Hi Emily, my question to you is looking into the future, how do you think a Trump Administration will handle environmental issues, such as climate change and the rapid loss of biodiversity? I am a huge fan of your program, keep up the amazing work. We need people like you more then ever right now. -Olivia


Hi Olivia, thank you for your question.

Today, I have no solid answers – I have a lot of feelings, only some of which I can process right now. My initial thoughts are that it’s likely federal science programs and institutions will see a decrease in funding and support as that money will be reallocated/redistributed. If that happens, then universities that depend on federal grant support could suffer… smaller, more competitive grants, fewer positions supported, fewer students incentivized to pursue these programs… But I don’t know. I’m conjecturing. 

When I made our ‘Go Vote For Science!’ video, I meant every word. I mean it when I want our viewers to understand that politics isn’t just about people arguing in D.C., it’s about policies made in D.C. that are carried out and enforced throughout the country and our world. But we elect the policymakers. We elect who we think will best represent our interests.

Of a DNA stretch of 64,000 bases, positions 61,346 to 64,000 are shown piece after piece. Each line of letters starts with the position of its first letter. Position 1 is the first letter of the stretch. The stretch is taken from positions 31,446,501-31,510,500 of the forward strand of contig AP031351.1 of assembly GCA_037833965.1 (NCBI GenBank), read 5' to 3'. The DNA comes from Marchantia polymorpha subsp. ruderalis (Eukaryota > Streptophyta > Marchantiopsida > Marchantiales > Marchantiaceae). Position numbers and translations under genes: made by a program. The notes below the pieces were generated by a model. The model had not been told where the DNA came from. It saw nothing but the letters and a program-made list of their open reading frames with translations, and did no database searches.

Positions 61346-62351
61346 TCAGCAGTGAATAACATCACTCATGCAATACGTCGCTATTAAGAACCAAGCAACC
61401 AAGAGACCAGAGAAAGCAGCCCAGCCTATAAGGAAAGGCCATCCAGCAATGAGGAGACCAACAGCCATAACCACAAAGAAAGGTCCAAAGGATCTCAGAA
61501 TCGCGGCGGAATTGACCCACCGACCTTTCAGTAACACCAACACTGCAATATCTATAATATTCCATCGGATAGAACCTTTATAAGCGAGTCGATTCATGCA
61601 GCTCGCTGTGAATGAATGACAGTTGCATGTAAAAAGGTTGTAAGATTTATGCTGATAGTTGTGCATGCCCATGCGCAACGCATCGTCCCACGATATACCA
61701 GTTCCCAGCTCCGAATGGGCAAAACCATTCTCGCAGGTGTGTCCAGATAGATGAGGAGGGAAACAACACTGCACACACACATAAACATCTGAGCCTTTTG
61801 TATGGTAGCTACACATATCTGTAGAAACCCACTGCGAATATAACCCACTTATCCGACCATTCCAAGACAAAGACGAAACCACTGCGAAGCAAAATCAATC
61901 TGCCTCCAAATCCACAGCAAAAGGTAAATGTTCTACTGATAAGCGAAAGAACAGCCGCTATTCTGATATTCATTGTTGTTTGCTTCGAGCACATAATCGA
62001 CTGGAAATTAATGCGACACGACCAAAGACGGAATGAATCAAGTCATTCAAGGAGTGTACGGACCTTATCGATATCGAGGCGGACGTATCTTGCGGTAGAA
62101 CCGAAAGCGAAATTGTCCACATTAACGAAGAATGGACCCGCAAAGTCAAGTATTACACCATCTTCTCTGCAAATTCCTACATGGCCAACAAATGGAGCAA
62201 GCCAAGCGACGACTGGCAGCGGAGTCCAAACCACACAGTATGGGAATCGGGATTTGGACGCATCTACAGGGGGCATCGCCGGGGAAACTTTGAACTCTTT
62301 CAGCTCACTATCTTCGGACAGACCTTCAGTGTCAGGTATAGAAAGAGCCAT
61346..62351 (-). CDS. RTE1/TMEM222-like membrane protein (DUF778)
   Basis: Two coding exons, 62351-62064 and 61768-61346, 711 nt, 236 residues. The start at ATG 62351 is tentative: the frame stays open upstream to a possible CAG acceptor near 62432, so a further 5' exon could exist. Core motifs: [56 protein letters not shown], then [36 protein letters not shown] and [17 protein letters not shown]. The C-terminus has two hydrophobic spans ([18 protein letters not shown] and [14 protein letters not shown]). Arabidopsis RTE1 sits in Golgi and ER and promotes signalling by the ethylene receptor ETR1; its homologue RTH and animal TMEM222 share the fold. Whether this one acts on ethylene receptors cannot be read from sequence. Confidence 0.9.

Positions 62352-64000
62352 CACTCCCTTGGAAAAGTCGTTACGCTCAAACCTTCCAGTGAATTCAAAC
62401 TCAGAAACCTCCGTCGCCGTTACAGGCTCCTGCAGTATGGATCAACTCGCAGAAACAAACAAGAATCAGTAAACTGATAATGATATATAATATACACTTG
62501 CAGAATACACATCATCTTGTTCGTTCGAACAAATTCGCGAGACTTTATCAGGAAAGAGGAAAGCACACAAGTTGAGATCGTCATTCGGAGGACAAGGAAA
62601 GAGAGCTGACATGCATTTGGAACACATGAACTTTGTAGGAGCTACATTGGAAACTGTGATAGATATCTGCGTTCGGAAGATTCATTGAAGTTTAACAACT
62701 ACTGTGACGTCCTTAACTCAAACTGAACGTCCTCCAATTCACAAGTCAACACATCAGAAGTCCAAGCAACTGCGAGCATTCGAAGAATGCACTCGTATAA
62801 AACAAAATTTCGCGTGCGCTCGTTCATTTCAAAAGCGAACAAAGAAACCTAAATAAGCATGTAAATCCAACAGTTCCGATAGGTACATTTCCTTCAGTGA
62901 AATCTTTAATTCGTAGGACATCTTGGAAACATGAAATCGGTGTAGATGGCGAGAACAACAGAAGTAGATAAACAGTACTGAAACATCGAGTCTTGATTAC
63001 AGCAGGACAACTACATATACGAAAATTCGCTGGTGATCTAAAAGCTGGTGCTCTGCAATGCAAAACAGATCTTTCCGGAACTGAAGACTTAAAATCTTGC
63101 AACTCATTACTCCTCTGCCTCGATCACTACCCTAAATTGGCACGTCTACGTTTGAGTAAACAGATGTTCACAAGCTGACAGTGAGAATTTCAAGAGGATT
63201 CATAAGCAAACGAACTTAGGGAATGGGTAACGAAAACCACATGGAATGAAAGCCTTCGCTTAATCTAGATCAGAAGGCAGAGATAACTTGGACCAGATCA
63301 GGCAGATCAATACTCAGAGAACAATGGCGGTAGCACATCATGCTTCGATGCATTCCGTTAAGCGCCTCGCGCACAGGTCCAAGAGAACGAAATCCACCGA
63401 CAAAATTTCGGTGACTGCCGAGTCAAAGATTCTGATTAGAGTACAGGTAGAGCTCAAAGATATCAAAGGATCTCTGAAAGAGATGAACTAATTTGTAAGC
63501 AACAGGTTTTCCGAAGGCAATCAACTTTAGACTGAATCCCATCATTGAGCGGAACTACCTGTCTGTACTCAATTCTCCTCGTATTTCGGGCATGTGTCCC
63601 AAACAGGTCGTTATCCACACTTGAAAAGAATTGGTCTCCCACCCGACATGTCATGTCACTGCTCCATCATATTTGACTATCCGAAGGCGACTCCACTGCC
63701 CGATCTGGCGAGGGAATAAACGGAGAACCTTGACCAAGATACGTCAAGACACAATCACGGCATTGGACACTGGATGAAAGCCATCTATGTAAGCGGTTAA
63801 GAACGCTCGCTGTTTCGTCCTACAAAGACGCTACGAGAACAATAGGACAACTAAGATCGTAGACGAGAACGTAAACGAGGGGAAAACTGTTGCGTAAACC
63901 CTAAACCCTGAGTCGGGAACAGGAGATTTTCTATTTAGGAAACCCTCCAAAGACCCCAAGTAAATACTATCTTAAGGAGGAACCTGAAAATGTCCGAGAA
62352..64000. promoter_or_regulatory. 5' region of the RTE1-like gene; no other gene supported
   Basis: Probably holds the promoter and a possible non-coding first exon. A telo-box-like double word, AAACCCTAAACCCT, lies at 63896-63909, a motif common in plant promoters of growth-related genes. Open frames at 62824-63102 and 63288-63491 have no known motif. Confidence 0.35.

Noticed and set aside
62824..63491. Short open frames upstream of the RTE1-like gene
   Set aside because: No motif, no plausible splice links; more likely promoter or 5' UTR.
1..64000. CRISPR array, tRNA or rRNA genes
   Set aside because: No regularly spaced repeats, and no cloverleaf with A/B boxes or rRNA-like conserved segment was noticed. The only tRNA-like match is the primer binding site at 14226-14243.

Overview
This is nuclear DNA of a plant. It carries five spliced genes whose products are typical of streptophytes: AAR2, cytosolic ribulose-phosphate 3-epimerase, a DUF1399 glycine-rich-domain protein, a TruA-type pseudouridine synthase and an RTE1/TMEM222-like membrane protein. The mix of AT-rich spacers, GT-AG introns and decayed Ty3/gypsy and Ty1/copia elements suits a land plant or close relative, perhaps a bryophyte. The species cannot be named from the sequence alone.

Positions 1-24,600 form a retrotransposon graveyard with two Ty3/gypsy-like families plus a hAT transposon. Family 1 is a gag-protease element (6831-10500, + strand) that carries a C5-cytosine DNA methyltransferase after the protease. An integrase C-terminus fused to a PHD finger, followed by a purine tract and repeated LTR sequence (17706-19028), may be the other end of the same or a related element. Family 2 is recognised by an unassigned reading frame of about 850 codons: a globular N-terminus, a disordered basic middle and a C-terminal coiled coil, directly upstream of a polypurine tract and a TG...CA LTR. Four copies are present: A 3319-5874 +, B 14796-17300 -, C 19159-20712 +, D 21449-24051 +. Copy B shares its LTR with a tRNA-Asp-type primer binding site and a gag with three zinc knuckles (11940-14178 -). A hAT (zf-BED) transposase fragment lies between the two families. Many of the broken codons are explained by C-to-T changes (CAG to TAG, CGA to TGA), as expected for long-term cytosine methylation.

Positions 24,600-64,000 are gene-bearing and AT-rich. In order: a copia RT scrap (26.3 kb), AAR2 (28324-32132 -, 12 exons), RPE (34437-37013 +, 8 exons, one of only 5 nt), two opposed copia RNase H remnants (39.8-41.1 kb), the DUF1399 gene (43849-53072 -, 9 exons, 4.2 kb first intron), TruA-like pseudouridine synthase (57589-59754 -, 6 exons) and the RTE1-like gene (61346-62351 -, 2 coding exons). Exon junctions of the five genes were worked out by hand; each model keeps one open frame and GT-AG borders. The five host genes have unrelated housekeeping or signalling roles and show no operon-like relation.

I fear that supporting science in a meaningful way is not a true interest for the majority of people, and in a way, that fear was realized last night.

Science needs champions to speak up for its processes, which aren’t perfect, but the field is held up to its own accountability. It’s a field that is meant to be deeply examined and its work replicated, even encourages replication, testing, and a perpetuation of question-asking and answer-seeking. But often, that process comes off as unduly rigorous, pedantic, in some ways ‘old-fashioned,’ and the questions being asked are often seen as trivial, or inconsequential by those unfamiliar with science research practices. I fear the perception that science has outside of its own community is that it only serves itself, which is not true. And I spend every fiber of my being attempting to open up those misconceptions and share how brilliant, guided, resourceful and imaginative scientific inquiry truly is, and how – thanks to the field and its scientists – we have a more coherent, better illuminated understanding for how our planet works, what it needs, and what brings it harm.

I do not know how Trump and his administration will handle environmental issues. I do know he does not have a strong history of even believing that such current issues and events – climate change being a major one – are… real. Or that they are really caused by human actions, which are really having truly negative impacts on our planet and its inhabitants. Frankly, I don’t even know if he cares.